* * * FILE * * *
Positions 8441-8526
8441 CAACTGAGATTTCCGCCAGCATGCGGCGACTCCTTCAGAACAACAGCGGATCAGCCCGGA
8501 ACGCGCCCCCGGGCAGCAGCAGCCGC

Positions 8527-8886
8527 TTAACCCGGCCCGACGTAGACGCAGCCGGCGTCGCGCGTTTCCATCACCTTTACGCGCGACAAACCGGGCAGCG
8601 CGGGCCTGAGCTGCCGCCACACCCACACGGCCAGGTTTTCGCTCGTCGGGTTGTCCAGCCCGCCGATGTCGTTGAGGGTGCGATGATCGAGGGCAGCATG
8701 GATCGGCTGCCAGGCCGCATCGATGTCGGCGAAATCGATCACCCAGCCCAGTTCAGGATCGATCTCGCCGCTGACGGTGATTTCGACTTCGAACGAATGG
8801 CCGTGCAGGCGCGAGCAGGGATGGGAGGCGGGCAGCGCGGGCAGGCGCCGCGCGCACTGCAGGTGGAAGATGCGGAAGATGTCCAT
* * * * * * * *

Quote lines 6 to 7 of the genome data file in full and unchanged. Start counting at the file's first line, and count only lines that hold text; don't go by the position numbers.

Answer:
8601 CGGGCCTGAGCTGCCGCCACACCCACACGGCCAGGTTTTCGCTCGTCGGGTTGTCCAGCCCGCCGATGTCGTTGAGGGTGCGATGATCGAGGGCAGCATG
8701 GATCGGCTGCCAGGCCGCATCGATGTCGGCGAAATCGATCACCCAGCCCAGTTCAGGATCGATCTCGCCGCTGACGGTGATTTCGACTTCGAACGAATGG